Marlins 5, Red Sox 2
Willis yielded two runs in seven innings, Miguel Cabrera drove in two runs and Hanley Ramirez and Dan Uggla each scored twice to help the Marlins beat the Red Sox 5-2 Friday night—snapping Boston’s 12-game winning streak, which matched the third-longest in franchise history.
“It’s good for our young guys. It’s nice to see,” said Marlins manager Joe Girardi, whose team won for the 14th time in 18 games. “I think it’s a big confidence booster for our club because we’re playing against the best, one of the best, and they’ve been playing as well as anyone.”
Boston played error-free defense for the 17th consecutive game, setting a new major league record, one better than the St. Louis Cardinals’ 16-game run in 1992. But the Marlins scored three times in the first and twice more in the second to spoil Jason Johnson’s Red Sox debut, and that proved to be plenty.
“The streak is nice,” said Red Sox third baseman Mike Lowell, the former Marlin who was referencing the error-free run. “But I’d like to have won 13.”
Armed with a five-run lead, Willis (5-7) made sure that didn’t happen.
Willis allowed seven hits and struck out seven, helping the Marlins become just the second National League team to beat the Red Sox in 16 interleague games this year; Philadelphia beat the Red Sox on May 21. All 12 of the victories in Boston’s streak came against Florida’s four other NL East foes.
Manny Ramirez went 3-for-4 with a two-run single for Boston, which fell to 23-3 in interleague play since June 12, 2005.
“I think it was just great for us to go out here and just play good baseball,” Willis said. “We’re on the same playing field as a potential world championship team. We played hard in all aspects of the game.”
With the win, Florida passed Philadelphia—an 8-1 loser at Toronto—and took sole possession of second place in the NL East, a half-game ahead of the Phillies.
Joe Borowski pitched the ninth for his 15th save, and has converted 10 straight chances. Gabe Kapler reached on an error in the ninth, but Borowski struck out Alex Gonzalez—as the crowd roared because David Ortiz was in the on-deck circle as a pinch hitter.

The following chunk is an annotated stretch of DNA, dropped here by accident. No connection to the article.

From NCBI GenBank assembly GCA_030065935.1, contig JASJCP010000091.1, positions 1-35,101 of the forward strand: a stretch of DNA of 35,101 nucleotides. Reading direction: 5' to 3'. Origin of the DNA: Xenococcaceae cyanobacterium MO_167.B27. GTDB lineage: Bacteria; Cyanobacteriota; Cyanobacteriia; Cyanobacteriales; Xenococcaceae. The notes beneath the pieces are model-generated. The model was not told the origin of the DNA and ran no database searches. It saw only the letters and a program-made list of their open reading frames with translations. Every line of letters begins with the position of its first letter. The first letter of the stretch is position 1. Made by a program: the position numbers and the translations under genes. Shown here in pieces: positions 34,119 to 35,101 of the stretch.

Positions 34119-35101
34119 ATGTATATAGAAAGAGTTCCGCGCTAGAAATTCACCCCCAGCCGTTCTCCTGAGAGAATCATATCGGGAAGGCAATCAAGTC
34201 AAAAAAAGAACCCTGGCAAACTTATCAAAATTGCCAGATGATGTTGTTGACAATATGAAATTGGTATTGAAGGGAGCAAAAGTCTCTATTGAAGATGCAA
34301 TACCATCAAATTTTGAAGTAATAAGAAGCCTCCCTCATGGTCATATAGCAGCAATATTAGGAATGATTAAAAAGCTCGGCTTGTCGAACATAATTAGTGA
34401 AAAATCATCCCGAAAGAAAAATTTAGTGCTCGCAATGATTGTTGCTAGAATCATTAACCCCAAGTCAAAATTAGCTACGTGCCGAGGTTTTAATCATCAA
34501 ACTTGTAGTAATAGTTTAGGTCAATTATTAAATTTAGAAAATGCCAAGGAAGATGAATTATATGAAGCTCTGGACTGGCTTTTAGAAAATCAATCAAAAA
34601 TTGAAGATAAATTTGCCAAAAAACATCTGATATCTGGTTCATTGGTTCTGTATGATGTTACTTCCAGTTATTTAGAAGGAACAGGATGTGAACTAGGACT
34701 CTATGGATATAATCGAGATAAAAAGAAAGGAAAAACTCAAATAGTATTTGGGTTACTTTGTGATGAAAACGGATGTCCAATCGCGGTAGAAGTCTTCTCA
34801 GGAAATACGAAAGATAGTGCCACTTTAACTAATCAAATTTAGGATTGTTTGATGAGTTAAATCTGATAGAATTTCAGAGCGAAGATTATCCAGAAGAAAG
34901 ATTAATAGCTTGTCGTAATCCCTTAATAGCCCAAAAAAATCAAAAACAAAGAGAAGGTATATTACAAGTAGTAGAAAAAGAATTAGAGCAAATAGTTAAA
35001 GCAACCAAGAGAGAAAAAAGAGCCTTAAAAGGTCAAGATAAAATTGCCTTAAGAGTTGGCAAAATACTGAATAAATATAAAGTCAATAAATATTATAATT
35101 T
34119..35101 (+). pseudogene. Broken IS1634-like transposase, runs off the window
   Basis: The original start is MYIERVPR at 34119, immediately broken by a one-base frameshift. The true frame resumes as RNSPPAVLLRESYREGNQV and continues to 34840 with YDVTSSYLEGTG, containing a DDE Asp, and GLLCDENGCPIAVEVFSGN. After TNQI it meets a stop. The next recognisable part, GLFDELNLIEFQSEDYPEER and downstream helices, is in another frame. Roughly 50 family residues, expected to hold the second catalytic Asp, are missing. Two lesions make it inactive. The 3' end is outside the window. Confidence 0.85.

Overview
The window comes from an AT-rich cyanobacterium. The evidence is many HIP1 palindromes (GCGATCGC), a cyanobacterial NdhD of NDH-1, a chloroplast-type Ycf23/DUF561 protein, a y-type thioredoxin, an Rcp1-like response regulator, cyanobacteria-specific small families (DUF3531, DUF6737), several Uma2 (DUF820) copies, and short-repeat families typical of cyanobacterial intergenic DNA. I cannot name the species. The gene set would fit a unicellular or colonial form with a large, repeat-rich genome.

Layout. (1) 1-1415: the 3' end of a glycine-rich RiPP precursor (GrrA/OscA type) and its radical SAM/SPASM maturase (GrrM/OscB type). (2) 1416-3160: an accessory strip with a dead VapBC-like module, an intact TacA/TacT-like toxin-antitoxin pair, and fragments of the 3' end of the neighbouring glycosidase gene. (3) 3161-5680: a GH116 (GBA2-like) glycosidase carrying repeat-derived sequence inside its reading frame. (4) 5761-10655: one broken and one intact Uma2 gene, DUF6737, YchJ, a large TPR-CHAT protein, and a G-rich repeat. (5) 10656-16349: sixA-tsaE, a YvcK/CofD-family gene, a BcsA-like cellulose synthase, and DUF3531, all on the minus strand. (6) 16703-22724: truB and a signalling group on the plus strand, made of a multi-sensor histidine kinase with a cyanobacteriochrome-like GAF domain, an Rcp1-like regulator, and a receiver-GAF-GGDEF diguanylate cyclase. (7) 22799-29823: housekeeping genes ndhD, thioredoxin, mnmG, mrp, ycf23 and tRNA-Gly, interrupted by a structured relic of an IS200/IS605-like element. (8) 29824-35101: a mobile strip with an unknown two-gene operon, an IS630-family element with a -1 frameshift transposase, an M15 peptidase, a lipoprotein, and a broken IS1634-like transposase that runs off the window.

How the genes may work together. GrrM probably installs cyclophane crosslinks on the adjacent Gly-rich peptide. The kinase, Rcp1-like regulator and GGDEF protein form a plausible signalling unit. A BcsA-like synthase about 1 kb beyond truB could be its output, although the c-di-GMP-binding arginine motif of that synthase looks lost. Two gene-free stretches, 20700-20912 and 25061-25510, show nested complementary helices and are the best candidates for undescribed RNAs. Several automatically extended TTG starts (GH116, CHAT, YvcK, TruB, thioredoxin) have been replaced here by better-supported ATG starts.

Ortiz flied out to the right-field wall to end the game, just missing a homer that would have cut Florida’s lead to 5-4.
“I was just happy Big Papi came up when he wasn’t the tying run,” Girardi said.
Johnson (3-9), who was obtained from Cleveland in a trade on June 21, allowed eight of the first 11 batters he faced to reach base—and five of them scored. Mike Jacobs’ double over Manny Ramirez’s head in the first brought home Hanley Ramirez with the first run in the first inning, Cabrera followed with an RBI groundout and Jeremy Hermida’s run-scoring single to right two batters later made it 3-0.
In the second inning, Ramirez singled and eventually scored on a wild pitch, and Cabrera’s sacrifice fly brought Uggla home for a 5-0 lead. By the time Johnson strode to the plate for his first at-bat, many in the decidedly pro-Boston crowd of 32,194—the largest home attendance this season for the Marlins, 886 more than the opening day gate—were actually booing their newest pitcher.
Johnson—who lost his fifth straight start—left after four innings, allowing six hits and the five runs.
“I had a lot of adrenaline in the first couple innings,” Johnson said. “I was throwing too hard and trying to impress. The last couple of innings I settled down and threw the ball where I wanted to.”
Lowell and Gonzalez each had one hit for the Red Sox in their first games back at Florida since leaving after last season in the Marlins’ salary purge. Both got standing ovations in their first plate appearances, and even Willis joined in on the applause from the mound.
“I was very happy here for seven years,” Gonzalez said. “It felt great. I appreciate it. I will always have South Florida in my heart.”
Boston got its two runs in the sixth inning on Manny Ramirez’s sharp single to right-center that brought home Coco Crisp and Kevin Youkilis. But Willis got out of that inning with no more damage, then struck out Crisp on an 87 mph fastball on his final pitch in the seventh—pumping his fist as he left the mound.
“They’re one of the most high-powered offenses in all of baseball,” Willis said. “It’s a beautiful thing to try and contain them.”
Gonzalez extended his hitting streak to 10 games. … Hanley Ramirez worked a 12-pitch walk off Johnson in the fourth inning. … Johnson won two of his first three starts this season; he’s won one of his 12 subsequent appearances.